May 6, 2013
from the the-government-can’t-give-you-safety,-but-it-can-take-your-rights dept
When discussing NYPD Police Chief Ray Kelly’s assertion that “privacy is off the table” as a result of the Boston bombing, I mentioned I hadn’t heard any public outcry demanding the government and law enforcement step in and do something (i.e., curtail civil liberties) in response to the tragedy. The responses we were seeing seemed to be nothing more than legislators and law enforcement officials pushing their own agendas.
This isn’t just me not hearing what I don’t want to hear. There’s actual data available that explains the lack of concerned noises from Americans. A CNN/TIME poll shows that nearly two-thirds of Americans aren’t interested in sacrificing rights to combat terrorism.
When given a choice, 61 percent of Americans say they are more concerned about the government enacting new anti-terrorism policies that restrict civil liberties, compared to 31 percent who say they are more concerned about the government failing to enact strong new anti-terrorism policies.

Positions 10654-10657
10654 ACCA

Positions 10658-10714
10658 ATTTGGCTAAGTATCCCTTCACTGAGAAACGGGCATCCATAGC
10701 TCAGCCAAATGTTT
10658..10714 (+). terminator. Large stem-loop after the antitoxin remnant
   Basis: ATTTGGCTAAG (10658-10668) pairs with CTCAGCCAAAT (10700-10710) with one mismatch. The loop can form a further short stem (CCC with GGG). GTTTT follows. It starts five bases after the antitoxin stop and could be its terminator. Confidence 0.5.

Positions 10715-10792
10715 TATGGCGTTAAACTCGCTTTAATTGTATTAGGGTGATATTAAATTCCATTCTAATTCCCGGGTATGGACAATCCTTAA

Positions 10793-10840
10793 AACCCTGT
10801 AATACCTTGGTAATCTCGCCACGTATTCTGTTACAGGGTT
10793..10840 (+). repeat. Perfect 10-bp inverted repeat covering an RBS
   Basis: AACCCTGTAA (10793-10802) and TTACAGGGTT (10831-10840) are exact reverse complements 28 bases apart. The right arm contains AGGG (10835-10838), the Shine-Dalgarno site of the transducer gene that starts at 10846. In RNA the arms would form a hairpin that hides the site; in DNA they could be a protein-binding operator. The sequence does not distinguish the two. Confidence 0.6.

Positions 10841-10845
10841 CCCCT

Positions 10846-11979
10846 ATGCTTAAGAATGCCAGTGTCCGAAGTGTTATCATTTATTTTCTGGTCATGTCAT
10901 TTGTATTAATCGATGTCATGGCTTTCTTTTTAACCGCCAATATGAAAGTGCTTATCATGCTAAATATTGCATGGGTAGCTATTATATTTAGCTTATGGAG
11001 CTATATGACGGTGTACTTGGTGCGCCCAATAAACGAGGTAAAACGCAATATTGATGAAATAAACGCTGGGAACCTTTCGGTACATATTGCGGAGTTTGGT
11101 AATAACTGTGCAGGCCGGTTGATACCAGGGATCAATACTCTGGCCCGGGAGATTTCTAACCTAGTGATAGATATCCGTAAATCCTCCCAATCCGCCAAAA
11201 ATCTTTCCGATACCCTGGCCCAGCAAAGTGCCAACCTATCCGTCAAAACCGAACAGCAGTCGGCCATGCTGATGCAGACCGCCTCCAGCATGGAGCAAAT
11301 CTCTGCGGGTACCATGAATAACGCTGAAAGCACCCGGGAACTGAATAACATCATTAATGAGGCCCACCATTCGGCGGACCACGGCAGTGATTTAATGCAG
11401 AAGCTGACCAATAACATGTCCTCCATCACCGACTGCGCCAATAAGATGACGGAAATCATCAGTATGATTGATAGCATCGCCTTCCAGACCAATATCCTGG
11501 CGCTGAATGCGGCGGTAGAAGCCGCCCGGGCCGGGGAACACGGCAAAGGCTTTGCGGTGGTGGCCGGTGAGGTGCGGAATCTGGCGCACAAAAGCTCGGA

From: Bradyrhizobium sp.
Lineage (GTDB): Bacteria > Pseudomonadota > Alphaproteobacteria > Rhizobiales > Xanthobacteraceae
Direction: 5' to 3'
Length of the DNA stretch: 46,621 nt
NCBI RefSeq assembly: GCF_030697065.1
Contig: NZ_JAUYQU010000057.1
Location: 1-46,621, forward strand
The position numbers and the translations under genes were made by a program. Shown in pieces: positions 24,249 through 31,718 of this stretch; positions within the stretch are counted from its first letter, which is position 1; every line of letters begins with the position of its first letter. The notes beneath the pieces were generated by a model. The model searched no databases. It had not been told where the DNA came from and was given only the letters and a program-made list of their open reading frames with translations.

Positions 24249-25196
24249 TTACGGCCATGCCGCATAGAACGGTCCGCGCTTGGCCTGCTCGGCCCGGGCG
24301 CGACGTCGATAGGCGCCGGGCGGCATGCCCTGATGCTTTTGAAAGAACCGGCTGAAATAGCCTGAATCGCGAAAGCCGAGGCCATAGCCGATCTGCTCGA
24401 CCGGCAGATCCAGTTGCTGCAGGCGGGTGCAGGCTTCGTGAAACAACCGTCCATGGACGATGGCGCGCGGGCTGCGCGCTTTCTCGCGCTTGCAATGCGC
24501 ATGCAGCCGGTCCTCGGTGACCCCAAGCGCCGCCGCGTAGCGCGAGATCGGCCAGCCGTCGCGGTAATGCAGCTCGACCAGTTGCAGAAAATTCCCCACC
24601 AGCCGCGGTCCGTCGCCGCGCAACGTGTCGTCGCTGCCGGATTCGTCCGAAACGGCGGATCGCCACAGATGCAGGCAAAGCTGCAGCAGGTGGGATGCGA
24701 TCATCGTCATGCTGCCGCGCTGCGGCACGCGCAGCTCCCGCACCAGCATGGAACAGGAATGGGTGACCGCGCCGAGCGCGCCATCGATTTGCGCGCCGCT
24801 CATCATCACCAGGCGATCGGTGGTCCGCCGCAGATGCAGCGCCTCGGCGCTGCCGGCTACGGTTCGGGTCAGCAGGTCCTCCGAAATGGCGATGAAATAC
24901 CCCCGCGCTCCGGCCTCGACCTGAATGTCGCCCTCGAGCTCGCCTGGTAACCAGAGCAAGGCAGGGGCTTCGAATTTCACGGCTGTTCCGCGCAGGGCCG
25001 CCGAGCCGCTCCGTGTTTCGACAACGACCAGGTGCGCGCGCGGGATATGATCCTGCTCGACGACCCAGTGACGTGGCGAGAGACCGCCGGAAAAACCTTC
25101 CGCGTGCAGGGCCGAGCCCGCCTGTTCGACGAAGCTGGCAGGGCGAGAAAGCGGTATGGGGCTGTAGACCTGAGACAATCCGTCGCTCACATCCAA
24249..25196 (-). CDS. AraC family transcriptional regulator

This is a vast improvement over 1996, when a post-Atlanta Olympics bombing poll showed only 23% opposed giving up freedom in exchange for fighting terrorism.
Breaking it down further, the poll also shows a bit of split along party lines. Self-identified Democrats are most likely to put their faith in government/law enforcement to make the U.S. “safer” by curtailing freedoms (51%). Republicans are less likely to favor this exchange (41%). For independents, less than a third (32%) are willing to give up some freedom to combat terrorism.
There is a bit of bad news contained within this generally positive indicator that Americans are less willing to give up something of theirs in exchange for the vagaries of “safety.” The percentage of respondents who support additional surveillance in public areas has increased to 81% from 63% the week after the 9/11 attacks. On the other hand, there’s a growing reluctance among Americans to allow the government to expand its surveillance efforts to cover more private venues, like email or cell phones. Only 38% approve of these efforts, down from 54% after 9/11.